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343A - 344C Thrasymachus with much insolence of tone now abandons the idealistic point of view, and takes an example from experience. The shepherd does not, as a matter of fact, seek the good of his flock, but fattens them for his own or his master's advantage. In like manner it is their own advantage that is aimed at by rulers who deserve the name. Justice is ‘other men's good’ (ἀλλότριον ἀγαθόν), whereas Injustice is one's own: the just man comes off second best everywhere, alike in commercial and in political transactions. That it is far more to one's interest to be unjust than to be just, we may see from the case of tyrants, who represent Injustice in its most perfect form. All men envy them. Finally, Thrasymachus reiterates his original theory with the remark that Injustice on a sufficiently large scale is at once stronger, more worthy of a freeman, and more masterly and commanding than Justice.

ff. It should be noted that Thrasymachus has in no way changed his theory, but only reverts to his original standpoint, that of experience. In the panegyric on Injustice in the present chapter, the new and important point is the appeal to the evidence of tyranny and the emotions which it roused in the mind of the Greeks. See on 344 B.

εἰς τοὐναντίον. Justice has now become τὸ τοῦ ἥττονος (rather than κρείττονος) συμφέρον.

κορυζῶντα: ‘snivelling,’ μωραίνοντα, μυξάζοντα: κόρυζα γὰρ μύξα, ἣν οἱ Ἀττικοὶ κατάρρουν φασίν (Schol.). Ruhnken on Timaeus Lex. s.v. quotes among other passages Lucian Alex. § 20 ἦν δὲ τὸ μηχάνημα τοῦτο ἀνδρὶ μὲν οἵῳ σοι, εἰ δὲ μὴ φορτικὸν εἰπεῖν, καὶ οἵῳ ἐμοί. πρόδηλον καὶ γνῶναι ῥᾴδιον, τοῖς δὲ ἰδιώταις καὶ κορύζης μεστοῖς τὴν ῥῖνα τεράστιον καὶ πάνυ ἀπίστῳ ὅμοιον, and Horace Sat. I 4. 8 (of Lucilius) emunctae naris.

ὅς γε αὐτῇ κτλ. “Apte αὐτῇ interpositum; nam ipsi nutrici Socratis insipientiam opprobrio esse, Thrasymachus vult significare” Ast. Richter (Fl. Jahrb. for 1867 p. 140) ought not to have suggested ὅς γε αὐτός. The sense is ‘for she cannot teach you to recognise even sheep or shepherd,’ not ‘you do not know either sheep or shepherd’ (J. and C.), which would require οὔτεοὔτε. The phrase is clearly a half-proverbial expression borrowed from the nursery.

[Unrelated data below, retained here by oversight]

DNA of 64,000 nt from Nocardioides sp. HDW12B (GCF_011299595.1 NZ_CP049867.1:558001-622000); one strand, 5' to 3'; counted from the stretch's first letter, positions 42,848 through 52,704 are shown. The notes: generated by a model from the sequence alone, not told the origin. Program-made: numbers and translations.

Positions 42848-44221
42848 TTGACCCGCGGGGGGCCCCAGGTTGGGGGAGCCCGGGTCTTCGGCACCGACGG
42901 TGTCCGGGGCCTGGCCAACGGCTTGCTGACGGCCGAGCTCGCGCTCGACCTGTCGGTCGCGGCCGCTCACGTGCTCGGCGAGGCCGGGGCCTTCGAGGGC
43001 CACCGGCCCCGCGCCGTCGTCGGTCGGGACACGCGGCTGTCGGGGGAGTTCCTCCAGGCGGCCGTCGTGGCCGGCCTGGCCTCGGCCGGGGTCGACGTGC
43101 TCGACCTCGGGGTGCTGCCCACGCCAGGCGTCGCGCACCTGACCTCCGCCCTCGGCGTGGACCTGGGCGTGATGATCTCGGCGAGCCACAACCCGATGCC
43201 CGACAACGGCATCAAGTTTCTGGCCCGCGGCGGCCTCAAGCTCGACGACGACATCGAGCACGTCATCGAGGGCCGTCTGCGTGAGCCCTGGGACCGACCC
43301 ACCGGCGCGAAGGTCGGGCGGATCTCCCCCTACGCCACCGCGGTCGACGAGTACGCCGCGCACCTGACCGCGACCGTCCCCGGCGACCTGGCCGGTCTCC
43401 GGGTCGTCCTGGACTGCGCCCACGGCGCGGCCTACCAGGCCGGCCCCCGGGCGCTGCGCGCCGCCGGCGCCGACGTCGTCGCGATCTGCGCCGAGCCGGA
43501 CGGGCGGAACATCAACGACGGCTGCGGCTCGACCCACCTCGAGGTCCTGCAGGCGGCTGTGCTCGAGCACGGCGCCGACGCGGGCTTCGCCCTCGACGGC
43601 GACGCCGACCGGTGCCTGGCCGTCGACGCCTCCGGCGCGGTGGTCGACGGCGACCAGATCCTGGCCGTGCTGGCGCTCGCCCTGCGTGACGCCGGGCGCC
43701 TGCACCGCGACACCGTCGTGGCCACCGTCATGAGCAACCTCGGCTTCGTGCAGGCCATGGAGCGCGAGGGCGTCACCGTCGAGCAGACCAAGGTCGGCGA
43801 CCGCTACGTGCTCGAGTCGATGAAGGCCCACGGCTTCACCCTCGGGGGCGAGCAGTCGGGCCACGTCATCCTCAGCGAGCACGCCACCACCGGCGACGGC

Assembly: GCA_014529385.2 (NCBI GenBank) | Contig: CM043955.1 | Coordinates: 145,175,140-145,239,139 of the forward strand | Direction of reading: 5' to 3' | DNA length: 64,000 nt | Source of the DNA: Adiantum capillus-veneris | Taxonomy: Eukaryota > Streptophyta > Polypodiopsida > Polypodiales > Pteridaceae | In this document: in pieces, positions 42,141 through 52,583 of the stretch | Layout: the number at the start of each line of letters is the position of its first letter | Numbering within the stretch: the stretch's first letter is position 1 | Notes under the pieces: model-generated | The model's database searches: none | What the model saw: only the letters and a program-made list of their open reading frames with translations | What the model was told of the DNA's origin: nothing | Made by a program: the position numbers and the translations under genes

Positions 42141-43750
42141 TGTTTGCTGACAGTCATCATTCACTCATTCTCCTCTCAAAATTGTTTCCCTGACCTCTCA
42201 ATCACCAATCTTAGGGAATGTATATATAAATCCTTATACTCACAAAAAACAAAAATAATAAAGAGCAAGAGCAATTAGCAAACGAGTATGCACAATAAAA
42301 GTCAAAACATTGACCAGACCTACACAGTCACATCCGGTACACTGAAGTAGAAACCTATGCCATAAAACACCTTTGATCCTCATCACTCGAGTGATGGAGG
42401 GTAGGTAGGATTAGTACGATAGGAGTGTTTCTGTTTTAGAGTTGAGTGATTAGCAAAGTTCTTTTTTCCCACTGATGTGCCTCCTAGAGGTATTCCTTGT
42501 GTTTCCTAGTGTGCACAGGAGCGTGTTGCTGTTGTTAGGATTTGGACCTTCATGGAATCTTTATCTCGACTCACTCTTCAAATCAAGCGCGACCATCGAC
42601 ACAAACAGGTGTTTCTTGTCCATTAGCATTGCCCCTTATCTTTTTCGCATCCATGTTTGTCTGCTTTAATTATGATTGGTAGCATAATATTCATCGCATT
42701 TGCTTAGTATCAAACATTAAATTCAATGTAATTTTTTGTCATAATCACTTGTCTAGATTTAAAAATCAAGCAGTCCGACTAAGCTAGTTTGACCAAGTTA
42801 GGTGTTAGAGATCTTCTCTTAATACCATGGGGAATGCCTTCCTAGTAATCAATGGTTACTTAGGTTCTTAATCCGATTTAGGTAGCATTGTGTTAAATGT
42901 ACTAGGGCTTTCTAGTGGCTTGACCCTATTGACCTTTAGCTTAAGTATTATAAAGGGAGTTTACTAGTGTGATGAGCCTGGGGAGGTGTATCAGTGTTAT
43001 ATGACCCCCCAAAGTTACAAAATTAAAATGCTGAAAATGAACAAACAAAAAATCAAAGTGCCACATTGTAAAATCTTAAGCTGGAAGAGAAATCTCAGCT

ὅτι οἴει τοὺς ποιμένας κτλ. Thrasymachus gives a new turn to the nursery saying. The illustration from the shepherd and his sheep (which is now for the first time introduced) was used by the historical Socrates to justify the opposite conclusion (Xen. Mem. III 2. 1) ἐντυχὼν δέ ποτε στρατηγεῖν ᾑρημένῳ τῳ, Τοῦ ἕνεκεν, ἔφη, Ὅμηρον οἴει τὸν Ἀγαμέμνονα προσαγορεῦσαι ποιμένα λαῶν; ἆρά γε ὅτι, ὥσπερ τὸν ποιμένα ἐπιμελεῖσθαι δεῖ, ὅπως σῶαί τε ἔσονται αἱ ὄϊες, καὶ τὰ ἐπιτήδεια ἕξουσιν, οὕτω καὶ τὸν στρατηγὸν ἐπιμελεῖσθαι δεῖ, ὅπως σῶοί τε οἱ στρατιῶται ἔσονται, καὶ τὰ ἐπιτήδεια ἕξουσι, καὶ οὗ ἕνεκα στρατεύονται τοῦτο ἔσται; So also Arist. Eth. Nic. VIII 13. 1161^{a} 12 ff. εὖ γὰρ ποιεῖ τοὺς βασιλευομένους, εἴπερ ἀγαθὸς ὢν ἐπιμελεῖται αὐτῶν, ἵν᾽ εὖ πράττωσιν, ὥσπερ νομεὺς προβάτων: ὅθεν καὶ Ὅμηρος τὸν Ἀγαμέμνονα ποιμένα λαῶν εἶπεν. In Plato Pol. 271 D ff. the deities of the golden age are compared to shepherds, and the comparison of a good ruler to a shepherd is very frequent in Plato: see Ast's Lex. Plat. s. v. νομεύς. In Socrates' view ‘the shepherd careth for his sheep.’ With Thrasymachus' attitude should be compared the picture of the tyrant in Theaet. 174 D as a συβώτην ποιμένα τινα βουκόλονπολὺ βδάλλοντα (he squeezes as much milk as he can out of his flock): also Solon ap. Arist. Rep. Ath. ch. 12 εἰ γάρ τις ἄλλος ταύτης τῆς τιμῆς ἔτυχεν, οὐκ ἂν κατέσχε δῆμον οὐδ᾽ ἐπαύσατο, | πρὶν ἀνταράξας πῖαρ ἐξεῖλεν γάλα. In the word ἀμοργοί or ἀμολγοί used by Cratinus in the sense of πόλεως ὄλεθροι (Meineke Fr. Com. Graec. II 1, p. 140) the image is the same. Compare the eloquent words of Ruskin in Sesame and Lilies § 43 and Milton's Lycidas 113—129.

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  • Commentary references from this page (2):
    • Plato, Theaetetus, 174d
    • Xenophon, Memorabilia, 3.2.1
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